Of particular note, these effects were observed with delayed administration of VEGF, which was given beginning at day 1 and continued until day 3 after ischemia. This regimen was adopted because a previous study showed that delayed, but not early, postischemic administration of VEGF improved neurological recovery after stroke, apparently because early VEGF treatment promoted brain edema, hemorrhagic transformation of the infarct, and spread of the ischemic lesion Neuroprotection following such delayed treatment is unusual, although it has been reported 32 , One explanation may be that most experimental neuroprotective agents have been directed against early events in ischemia, such as acute excitotoxicity, whereas VEGF may act on later events to prevent delayed cell death.

    In addition, in the model we employed, ischemia may evolve more slowly than it does after more prolonged MCAO, thereby expanding the time window for cell rescue. VEGF also produced a strikingly delayed effect on neurogenesis, which was apparent only after 28 days. This suggests a mechanism of action that, while triggered within the first 3 days after ischemia, requires considerably longer to become manifest.

    At least four previous studies have examined the effect of VEGF on cerebral infarct size. In contrast, van Bruggen et al. Finally, Zhang et al. These different results are not surprising considering that the studies cited differ with respect to species, whether MCAO was followed by reperfusion, whether VEGF or a VEGF-binding protein was given, the route and timing of administration, duration of follow up, and whether histological or functional criteria were used to evaluate outcome.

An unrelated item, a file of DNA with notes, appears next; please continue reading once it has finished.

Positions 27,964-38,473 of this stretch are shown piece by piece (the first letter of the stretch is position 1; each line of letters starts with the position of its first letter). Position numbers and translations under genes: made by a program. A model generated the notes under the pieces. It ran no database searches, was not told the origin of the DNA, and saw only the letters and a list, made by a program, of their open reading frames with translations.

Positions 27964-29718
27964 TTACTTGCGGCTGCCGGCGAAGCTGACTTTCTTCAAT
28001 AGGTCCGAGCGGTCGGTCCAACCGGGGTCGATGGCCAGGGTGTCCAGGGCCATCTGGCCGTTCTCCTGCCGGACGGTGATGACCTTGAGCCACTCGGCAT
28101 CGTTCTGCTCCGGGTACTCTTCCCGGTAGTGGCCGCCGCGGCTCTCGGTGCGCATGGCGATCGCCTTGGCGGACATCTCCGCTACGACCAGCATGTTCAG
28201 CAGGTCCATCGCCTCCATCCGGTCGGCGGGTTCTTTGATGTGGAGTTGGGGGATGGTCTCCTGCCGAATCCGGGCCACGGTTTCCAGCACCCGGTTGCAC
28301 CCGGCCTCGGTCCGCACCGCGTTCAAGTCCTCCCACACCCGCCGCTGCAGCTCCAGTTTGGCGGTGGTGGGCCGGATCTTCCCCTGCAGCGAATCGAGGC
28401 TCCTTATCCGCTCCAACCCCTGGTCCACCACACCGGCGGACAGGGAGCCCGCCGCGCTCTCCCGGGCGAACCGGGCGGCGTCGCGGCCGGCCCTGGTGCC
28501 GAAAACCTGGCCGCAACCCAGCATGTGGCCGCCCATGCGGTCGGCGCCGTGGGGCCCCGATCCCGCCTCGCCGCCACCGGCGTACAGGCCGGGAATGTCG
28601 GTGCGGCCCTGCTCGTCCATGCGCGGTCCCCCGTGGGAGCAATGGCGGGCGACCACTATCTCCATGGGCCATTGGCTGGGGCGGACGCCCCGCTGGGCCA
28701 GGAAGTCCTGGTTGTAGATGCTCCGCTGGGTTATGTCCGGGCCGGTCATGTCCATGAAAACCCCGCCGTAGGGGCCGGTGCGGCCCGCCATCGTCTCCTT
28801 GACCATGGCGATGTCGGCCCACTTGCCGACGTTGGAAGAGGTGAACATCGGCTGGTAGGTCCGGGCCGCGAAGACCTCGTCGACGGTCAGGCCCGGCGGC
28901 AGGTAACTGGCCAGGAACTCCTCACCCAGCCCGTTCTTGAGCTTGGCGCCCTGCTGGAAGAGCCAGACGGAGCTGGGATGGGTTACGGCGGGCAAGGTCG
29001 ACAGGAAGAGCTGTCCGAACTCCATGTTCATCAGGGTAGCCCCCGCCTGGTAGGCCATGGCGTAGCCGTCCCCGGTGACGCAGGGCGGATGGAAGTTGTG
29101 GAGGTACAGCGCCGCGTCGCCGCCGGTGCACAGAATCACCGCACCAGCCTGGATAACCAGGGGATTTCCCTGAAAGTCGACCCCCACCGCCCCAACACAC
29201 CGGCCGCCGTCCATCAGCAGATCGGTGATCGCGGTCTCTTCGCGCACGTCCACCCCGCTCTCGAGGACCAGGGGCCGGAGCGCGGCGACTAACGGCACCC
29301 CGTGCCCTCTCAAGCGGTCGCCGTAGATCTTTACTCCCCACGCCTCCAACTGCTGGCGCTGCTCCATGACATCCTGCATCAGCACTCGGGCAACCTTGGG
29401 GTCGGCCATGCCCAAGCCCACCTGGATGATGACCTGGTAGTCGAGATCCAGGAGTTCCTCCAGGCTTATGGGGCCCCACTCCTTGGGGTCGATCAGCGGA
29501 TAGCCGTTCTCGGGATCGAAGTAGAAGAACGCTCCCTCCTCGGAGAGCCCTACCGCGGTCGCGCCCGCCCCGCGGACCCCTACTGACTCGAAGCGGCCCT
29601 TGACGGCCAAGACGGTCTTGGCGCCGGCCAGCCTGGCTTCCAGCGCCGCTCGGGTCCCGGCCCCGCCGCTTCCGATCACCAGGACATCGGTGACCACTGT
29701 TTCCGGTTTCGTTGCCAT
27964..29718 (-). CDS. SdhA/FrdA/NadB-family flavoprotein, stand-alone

Our finding that intraventricular VEGF reduces infarct volume and improves neurological outcome at 3—28 days after transient focal ischemia is most consistent with the studies by Hayashi et al.

    Although the mechanisms underlying VEGF-induced reduction of infarct size are uncertain, several lines of evidence, cited above, point to a direct protective effect on neurons. In the latter case, VEGF was infused by the intracerebroventricular route for 3 days, BrdU was given by the intraperitoneal route over the same period, and neurogenesis was measured 1 week later.

    The observed increase in BrdU labeling of cells that coexpressed neuronal markers suggested that VEGF acted at an early proliferative phase of neurogenesis. In the present study, we found that VEGF had a delayed effect on the number of BrdU-labeled cells of neuronal lineage in the ischemic brain, consistent with increased survival of newborn neurons rather than increased proliferation.